Model Selection in Genomics. (Editorials)
Shmulevich, Ilya, Environmental Health Perspectives
With the discovery of DNA, the completion of genome sequencing of a number of organisms, and the advent of powerful high-throughput measurement technologies such as microarrays, it is now commonly said that biology has gone through a revolution. But I also have heard it said that biology is only about to go through a scientific revolution, much as physics did in the 17th century. In messianic hopes, people foretell the coming of the Newton of biology, but it is up to us, the scientific community, to set the stage for that to happen.
Both views are valid, each in their own sense. The discovery of DNA and the more recent development of powerful new technologies have certainly revolutionized our understanding of the inner workings of life and allowed us to probe deep into the machinery of living organisms, much as the Copernican system and Galileo's telescope helped revolutionize astronomy. It was Sir Isaac Newton, however, who placed science on a solid footing by formalizing existing knowledge in terms of mathematical models and universal laws. In some sense, this was the real scientific revolution because it permitted prediction of physical phenomena in a general setting, as opposed to simply describing individual observations. The difference is profound. Whereas a mathematical equation can adequately describe a given set of observations, it may be missing the needed universality for making predictions. Kepler's equations pertained to planets in our solar system. Newton's laws could be used to predict what would happen to two arbitrary bodies anywhere in the universe. The universality of a scientific theory coupled with mathematical modeling allows us to make testable predictions. This ability will have a profound effect on the field of biology.
The hallmarks of a great scientific theory are universality and simplicity. Newton's law of gravity is a case in point. The fact that the force of attraction between any two bodies is proportional to the product of their masses and inversely proportional to the square of the distance between them is both universal and simple. These issues are especially important today in the rapidly evolving field of genomics, where formal mathematical and computational methods are becoming indispensable. So what should be our guiding principles, our beacons of scientific inquiry? One such fundamental principle underpinning all scientific investigation is Ockham's razor, also called the "law of parsimony."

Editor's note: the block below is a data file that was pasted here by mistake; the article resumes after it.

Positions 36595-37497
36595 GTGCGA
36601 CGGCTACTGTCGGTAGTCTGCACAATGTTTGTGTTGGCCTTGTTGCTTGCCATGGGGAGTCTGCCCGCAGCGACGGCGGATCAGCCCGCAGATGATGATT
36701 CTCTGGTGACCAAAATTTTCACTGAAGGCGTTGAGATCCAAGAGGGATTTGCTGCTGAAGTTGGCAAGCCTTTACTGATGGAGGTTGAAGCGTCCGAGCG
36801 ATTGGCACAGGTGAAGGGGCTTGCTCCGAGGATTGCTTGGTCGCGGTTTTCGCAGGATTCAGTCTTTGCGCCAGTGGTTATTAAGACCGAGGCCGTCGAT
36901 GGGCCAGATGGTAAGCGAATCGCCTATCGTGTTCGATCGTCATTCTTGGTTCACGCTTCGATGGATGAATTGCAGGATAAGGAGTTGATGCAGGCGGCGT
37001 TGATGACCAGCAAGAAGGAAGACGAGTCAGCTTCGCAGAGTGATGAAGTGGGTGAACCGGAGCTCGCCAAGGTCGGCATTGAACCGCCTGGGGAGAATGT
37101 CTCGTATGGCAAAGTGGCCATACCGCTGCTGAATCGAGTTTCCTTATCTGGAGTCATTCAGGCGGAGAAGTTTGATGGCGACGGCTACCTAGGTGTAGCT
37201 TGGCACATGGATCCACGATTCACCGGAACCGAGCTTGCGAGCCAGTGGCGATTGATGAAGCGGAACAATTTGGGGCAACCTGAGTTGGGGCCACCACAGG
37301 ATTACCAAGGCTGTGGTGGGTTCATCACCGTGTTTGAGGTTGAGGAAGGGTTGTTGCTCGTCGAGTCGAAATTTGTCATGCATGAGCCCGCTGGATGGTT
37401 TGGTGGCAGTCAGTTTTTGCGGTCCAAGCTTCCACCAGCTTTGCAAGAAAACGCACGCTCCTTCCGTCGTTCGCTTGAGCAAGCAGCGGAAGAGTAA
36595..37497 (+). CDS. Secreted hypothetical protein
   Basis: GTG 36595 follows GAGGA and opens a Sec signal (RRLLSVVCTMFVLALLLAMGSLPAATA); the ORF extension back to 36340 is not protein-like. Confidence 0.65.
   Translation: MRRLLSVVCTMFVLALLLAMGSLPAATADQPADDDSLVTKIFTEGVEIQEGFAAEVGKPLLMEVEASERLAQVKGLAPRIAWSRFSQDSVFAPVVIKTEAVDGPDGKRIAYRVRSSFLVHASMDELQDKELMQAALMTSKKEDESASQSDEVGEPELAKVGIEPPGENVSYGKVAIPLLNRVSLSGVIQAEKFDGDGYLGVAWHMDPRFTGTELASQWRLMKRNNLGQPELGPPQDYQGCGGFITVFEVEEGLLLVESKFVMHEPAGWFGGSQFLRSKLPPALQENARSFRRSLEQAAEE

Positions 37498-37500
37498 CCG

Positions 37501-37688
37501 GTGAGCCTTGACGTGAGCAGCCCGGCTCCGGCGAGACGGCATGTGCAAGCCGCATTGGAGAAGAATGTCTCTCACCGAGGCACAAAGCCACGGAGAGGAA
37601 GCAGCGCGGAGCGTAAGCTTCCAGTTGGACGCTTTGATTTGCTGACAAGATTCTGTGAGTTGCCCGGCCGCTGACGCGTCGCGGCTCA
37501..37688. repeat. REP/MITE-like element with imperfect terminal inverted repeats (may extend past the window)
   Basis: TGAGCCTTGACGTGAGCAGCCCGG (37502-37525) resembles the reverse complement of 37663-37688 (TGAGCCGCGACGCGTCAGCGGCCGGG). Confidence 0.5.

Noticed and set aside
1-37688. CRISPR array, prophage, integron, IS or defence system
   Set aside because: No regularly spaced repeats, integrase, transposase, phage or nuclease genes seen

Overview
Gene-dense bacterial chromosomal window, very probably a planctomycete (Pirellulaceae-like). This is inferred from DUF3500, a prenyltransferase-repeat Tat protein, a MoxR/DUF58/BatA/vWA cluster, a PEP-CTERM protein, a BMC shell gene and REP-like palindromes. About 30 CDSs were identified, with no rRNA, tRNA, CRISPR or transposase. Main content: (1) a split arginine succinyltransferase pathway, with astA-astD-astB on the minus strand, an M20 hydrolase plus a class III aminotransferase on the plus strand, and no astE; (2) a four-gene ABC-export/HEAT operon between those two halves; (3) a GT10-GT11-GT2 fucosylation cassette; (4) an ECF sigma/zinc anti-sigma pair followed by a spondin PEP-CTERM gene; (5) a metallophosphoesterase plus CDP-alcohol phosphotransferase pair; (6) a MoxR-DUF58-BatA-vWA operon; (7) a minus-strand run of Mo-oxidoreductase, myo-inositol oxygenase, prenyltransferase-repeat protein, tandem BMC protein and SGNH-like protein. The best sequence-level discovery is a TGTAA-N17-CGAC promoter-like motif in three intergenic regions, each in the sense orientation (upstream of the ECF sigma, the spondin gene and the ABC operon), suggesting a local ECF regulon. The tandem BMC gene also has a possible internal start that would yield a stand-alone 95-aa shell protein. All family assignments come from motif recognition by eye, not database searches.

Consider the following, seemingly straightforward problem. We are presented with a set of data, represented as pairs of numbers (x,y). In each pair, the first number (x) is an independent variable and the second number (y) is a dependent variable. The problem is to choose whether to fit a line (of the form y = a + bx) or a parabolic function (of the form y = a + bx + [cx.sup.2]). The knee-jerk response might be as follows: Let's fit the parabolic function, since the linear function is clearly a special case of it, just by letting c = 0; thus, the parabola will always provide a better fit to our data set. After all, if it so happens that our data points are arranged on a line, the estimation of parameters (a, b, and c) will simply reveal that c is indeed equal to zero and the parabolic function will reduce to a linear one. Thus, it would seem, three "adjustable" parameters are better than two. Of course, such reasoning could be taken ad absurdum if we had freedom to choose as many parameters as we like. …